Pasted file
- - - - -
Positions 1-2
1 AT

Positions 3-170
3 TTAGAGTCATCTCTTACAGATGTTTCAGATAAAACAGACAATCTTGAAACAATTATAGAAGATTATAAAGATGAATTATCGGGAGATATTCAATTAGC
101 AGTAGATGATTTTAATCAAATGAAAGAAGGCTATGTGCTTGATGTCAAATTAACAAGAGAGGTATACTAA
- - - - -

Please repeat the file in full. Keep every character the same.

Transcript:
Positions 1-2
1 AT

Positions 3-170
3 TTAGAGTCATCTCTTACAGATGTTTCAGATAAAACAGACAATCTTGAAACAATTATAGAAGATTATAAAGATGAATTATCGGGAGATATTCAATTAGC
101 AGTAGATGATTTTAATCAAATGAAAGAAGGCTATGTGCTTGATGTCAAATTAACAAGAGAGGTATACTAA